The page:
CMS Seeks Help From Doctors To Control Drug Costs By Looking At Adding Part D To ACOs

August 15, 2018

CMS officials are seeking the help of doctors to reduce drug spending by soliciting advice on getting accountable care organizations to work with Part D drug plans. Drug makers and ACOs are wary of making doctors responsible for retail-drug spending, but they’re open to the idea if CMS puts safeguards in place.

The ACO rule that CMS proposed last week includes a request for information on the idea. The more than 600-page rule includes one paragraph that requests comments on getting ACOs to work with prescription drug plans, and the rule does not outright say agency officials are considering making ACOs responsible for retail-drug spending. Instead it asks about “financial arrangements to reward ACOs and Part D sponsors for improved health outcomes and lower growth in expenditures for Medicare FFS beneficiaries.”

CMS in 2014 similarly solicited advice on including Part D spending in ACOs, but that request applied to the now-defunct Pioneer ACO demo, which was designed for a handful of advanced health care systems. Agency officials now are considering incorporating drug spending into the Medicare Shared Savings Program, which accounts for the vast majority of ACOs.

CMS officials want to encourage ACOs and Part D plans to coordinate pharmacy care. To do that, they need to know how to base rewards and what clinical and pharmacy data ACOs need, according to the newly proposed rule.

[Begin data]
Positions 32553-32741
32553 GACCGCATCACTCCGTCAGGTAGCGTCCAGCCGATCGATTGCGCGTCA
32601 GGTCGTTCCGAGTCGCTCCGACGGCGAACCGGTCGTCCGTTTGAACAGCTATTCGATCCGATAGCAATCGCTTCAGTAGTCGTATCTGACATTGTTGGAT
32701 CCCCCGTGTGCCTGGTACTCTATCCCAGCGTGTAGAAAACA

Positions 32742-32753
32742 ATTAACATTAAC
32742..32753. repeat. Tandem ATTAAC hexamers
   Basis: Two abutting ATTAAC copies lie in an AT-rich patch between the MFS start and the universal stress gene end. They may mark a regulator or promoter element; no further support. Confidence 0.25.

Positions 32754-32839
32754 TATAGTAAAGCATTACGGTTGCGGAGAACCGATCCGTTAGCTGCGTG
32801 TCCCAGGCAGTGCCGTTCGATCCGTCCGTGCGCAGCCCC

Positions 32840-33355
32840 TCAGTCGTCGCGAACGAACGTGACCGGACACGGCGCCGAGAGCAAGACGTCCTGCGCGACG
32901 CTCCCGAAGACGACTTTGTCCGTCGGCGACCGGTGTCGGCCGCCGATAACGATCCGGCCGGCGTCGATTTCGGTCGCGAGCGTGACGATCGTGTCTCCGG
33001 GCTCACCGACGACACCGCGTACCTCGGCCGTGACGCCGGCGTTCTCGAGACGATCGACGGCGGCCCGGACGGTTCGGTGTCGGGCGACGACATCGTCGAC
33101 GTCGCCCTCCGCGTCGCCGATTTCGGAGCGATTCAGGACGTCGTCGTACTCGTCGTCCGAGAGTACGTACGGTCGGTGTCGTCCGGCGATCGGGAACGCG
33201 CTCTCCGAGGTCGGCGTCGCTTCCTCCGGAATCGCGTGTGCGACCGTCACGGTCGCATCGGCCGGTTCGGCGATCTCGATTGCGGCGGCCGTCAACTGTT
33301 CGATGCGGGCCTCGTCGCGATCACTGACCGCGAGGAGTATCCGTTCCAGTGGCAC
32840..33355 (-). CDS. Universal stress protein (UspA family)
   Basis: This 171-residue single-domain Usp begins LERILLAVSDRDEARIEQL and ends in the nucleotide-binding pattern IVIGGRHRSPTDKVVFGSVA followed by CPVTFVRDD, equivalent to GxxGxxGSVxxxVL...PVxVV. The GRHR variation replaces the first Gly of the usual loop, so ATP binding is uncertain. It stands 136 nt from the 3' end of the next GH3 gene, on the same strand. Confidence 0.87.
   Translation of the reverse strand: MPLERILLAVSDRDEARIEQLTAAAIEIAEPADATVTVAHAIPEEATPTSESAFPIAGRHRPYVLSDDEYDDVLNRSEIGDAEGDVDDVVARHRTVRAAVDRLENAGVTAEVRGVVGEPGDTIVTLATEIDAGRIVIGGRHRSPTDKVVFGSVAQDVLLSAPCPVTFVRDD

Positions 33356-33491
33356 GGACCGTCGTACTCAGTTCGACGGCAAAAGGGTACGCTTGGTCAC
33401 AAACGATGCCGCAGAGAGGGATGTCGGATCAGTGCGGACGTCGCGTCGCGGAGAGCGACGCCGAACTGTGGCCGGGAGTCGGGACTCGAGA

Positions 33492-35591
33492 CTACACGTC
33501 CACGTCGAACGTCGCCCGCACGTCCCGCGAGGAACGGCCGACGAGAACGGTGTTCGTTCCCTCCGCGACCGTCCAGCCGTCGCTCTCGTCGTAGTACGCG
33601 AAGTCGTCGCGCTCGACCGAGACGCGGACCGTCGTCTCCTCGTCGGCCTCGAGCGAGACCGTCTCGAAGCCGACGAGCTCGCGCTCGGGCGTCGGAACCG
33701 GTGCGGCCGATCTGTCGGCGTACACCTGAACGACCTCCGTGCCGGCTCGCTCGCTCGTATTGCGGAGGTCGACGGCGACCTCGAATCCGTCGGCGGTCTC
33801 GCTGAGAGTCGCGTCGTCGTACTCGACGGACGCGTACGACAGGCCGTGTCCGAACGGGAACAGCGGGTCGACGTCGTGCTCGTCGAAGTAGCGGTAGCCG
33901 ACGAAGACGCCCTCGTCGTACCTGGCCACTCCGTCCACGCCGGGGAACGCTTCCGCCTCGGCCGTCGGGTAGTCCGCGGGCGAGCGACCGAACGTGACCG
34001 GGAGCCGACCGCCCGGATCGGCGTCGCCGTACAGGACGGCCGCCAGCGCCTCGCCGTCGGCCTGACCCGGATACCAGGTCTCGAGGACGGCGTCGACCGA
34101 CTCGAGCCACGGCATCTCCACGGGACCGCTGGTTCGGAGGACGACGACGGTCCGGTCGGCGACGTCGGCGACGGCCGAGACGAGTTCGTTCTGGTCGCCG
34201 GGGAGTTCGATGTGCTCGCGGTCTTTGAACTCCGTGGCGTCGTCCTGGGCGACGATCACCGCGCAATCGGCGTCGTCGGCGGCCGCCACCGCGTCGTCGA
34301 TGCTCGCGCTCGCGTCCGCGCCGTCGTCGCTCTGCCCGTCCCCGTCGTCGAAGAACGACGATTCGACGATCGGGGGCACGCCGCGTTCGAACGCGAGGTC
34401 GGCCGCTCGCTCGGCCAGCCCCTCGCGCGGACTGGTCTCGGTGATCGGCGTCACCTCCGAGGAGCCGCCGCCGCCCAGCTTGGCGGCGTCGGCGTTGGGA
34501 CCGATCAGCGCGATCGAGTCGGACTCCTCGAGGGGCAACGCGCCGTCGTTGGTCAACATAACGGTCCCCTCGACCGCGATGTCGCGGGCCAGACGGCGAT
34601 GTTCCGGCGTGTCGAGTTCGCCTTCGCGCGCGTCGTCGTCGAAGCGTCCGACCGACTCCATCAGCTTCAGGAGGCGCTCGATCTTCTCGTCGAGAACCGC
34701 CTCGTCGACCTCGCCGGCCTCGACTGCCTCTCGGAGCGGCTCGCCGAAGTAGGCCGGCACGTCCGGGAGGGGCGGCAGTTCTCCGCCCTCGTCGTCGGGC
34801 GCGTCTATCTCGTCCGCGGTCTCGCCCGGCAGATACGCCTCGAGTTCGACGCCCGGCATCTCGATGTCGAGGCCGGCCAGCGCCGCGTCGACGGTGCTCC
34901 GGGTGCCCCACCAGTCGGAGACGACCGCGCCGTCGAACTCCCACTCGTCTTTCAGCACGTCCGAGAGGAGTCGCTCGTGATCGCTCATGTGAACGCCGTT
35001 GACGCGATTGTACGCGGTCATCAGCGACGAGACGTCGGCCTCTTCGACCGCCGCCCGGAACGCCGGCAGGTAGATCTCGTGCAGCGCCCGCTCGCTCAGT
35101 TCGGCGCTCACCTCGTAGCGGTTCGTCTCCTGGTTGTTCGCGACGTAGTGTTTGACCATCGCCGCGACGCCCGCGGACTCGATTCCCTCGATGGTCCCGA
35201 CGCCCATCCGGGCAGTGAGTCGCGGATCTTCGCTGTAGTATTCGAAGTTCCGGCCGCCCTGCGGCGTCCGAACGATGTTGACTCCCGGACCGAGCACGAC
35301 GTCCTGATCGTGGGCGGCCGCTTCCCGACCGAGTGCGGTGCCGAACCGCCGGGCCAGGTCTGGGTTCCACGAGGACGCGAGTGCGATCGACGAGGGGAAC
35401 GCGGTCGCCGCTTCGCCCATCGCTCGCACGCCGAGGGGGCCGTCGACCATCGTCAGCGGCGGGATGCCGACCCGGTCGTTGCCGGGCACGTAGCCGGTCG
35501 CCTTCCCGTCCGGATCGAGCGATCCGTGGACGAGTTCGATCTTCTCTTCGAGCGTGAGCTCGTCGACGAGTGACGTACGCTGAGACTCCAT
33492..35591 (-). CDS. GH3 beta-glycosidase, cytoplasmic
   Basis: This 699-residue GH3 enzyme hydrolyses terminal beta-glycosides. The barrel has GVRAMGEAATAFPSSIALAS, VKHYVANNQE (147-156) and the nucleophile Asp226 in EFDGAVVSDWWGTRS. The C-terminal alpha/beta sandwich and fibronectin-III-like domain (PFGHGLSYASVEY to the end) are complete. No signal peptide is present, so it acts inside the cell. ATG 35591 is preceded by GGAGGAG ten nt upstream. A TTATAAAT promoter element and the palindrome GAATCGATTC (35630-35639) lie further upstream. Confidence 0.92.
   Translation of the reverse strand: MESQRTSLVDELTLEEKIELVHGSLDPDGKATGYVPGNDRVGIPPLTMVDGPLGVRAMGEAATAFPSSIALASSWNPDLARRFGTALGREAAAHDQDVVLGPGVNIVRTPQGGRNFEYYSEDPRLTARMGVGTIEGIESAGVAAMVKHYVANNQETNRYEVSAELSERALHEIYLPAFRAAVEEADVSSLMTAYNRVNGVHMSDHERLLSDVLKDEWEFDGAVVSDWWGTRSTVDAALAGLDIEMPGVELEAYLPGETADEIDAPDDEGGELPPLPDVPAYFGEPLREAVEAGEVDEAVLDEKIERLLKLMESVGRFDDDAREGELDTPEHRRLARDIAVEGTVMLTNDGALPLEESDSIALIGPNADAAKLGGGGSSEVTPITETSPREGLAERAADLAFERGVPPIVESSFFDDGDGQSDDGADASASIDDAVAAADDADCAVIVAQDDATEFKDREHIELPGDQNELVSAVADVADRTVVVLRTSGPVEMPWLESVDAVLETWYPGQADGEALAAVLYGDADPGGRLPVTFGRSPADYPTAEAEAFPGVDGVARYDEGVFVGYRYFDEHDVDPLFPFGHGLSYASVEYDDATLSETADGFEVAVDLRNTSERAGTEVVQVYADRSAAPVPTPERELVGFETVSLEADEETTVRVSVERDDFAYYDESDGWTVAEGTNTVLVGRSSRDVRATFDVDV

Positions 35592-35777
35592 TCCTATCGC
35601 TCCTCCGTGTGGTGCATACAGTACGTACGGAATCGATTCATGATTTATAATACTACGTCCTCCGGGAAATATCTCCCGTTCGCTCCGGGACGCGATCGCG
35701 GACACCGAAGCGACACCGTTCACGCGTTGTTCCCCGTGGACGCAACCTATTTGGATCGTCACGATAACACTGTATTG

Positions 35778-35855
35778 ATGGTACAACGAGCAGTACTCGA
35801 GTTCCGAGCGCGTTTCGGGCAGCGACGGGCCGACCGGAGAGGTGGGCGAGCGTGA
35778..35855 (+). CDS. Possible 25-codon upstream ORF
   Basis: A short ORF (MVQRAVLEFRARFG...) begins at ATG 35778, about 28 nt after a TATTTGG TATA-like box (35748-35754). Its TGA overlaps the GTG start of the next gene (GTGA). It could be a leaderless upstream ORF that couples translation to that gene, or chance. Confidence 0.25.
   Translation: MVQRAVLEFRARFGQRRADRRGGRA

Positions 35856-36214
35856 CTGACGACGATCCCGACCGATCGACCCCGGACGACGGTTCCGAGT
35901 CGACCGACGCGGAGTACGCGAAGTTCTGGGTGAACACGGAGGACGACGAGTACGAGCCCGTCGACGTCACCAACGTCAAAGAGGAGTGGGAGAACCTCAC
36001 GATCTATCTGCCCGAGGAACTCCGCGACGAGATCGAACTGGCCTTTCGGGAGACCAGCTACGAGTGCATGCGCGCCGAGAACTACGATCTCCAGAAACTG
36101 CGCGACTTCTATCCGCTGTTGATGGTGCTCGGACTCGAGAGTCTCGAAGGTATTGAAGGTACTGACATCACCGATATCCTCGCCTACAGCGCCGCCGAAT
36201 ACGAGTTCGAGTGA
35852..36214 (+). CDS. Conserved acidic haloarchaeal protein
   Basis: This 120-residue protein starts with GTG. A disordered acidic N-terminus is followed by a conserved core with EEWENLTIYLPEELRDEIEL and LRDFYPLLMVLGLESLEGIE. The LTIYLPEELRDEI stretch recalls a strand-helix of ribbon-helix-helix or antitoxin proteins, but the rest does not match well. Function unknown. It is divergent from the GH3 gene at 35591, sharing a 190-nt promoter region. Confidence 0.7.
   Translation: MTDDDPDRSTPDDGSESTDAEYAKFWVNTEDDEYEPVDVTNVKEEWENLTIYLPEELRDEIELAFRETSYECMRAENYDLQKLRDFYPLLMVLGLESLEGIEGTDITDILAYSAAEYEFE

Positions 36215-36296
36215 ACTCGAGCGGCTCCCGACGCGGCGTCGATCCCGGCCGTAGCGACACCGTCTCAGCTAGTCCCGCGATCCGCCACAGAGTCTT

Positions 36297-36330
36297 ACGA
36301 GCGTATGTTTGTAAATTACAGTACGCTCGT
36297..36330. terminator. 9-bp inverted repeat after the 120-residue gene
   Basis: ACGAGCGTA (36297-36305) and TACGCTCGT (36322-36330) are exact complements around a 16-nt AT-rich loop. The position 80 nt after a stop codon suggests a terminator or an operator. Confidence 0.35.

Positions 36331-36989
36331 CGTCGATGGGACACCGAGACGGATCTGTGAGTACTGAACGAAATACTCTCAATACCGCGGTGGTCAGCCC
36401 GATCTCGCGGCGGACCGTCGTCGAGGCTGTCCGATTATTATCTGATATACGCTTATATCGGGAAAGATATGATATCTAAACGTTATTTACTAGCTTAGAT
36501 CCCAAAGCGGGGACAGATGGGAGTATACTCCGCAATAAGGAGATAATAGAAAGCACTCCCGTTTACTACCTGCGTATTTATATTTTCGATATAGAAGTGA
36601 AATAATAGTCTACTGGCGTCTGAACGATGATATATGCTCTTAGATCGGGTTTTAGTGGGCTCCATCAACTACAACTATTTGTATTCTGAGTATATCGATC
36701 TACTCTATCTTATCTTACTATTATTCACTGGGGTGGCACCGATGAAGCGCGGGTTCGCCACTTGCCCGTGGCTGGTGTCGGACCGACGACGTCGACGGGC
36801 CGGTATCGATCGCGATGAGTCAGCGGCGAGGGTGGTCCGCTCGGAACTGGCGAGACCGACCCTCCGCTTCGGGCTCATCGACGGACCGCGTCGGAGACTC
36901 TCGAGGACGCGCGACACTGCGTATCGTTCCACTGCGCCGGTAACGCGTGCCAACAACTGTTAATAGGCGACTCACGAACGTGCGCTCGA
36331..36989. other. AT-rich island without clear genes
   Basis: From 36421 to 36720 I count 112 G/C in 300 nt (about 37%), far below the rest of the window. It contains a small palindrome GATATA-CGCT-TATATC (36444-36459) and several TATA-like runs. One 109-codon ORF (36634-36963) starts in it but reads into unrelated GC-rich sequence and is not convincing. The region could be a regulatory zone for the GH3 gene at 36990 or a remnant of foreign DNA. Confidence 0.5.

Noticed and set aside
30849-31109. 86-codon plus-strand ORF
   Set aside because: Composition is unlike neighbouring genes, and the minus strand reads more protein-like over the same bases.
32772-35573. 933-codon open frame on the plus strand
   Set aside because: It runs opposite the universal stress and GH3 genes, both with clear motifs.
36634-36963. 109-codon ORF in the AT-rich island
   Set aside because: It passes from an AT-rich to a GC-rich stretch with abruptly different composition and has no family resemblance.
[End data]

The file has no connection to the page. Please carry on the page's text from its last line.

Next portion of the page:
Drug makers and doctors say they understand the desire to make ACOs responsible for drug spending. In responding to the 2014 request for information on Pioneer ACOs, the Biotechnology Innovation Organization said when ACOs are responsible for Part B spending, which includes doctor-administered drugs, and not Part D, they have an incentive to unduly rely on Part D drugs. On the provider side, the National Association of ACOs wrote in November that ACOs are well positioned to manage patients’ medications.

However, drug makers and ACOs also are wary of making ACOs responsible for drug spending. Doctors don’t think they have much control over retail drug spending, and drug makers worry that doctors in ACOs will avoid prescribing new expensive drugs that raise short-term spending, even though those new therapies might reduce health care spending in the long run.

“BIO strongly urges CMMI to incorporate protections added by Congress to the Medicare program more broadly by creating a carve-out for new, innovative medical technologies from both the shared savings calculations and capitated payment rates for Pioneer ACOs,” the trade group told CMS in 2014.

To exempt new drugs from ACO spending benchmarks, CMS could use the existing policy of granting pass-through status under the hospital outpatient pay system, BIO said. Pass-through payments don’t count toward Medicare outpatient budget limits.

BIO also encouraged CMS to consider carving-out some existing biopharmaceuticals, such as drugs that treat hemophilia.

The National Association of ACOs said CMS should conduct a market analysis as the first step toward integrating Part D costs into ACO spending benchmarks.

“This would focus on arrangements currently available with Part D plans, such as gainsharing arrangements with providers, and arrangements with commercial payers, some of which include provider accountability and risk for prescription drug costs for patients,” NAACOS wrote in November in response to CMS’ request for information on revamping the innovation that runs demonstrations.

After that, NAACOS says, CMS should test the idea using a small, voluntary demonstration for ACOs interested in assuming responsibility for restraining drug spending, coupled with the chance for bigger bonuses. -- John Wilkerson (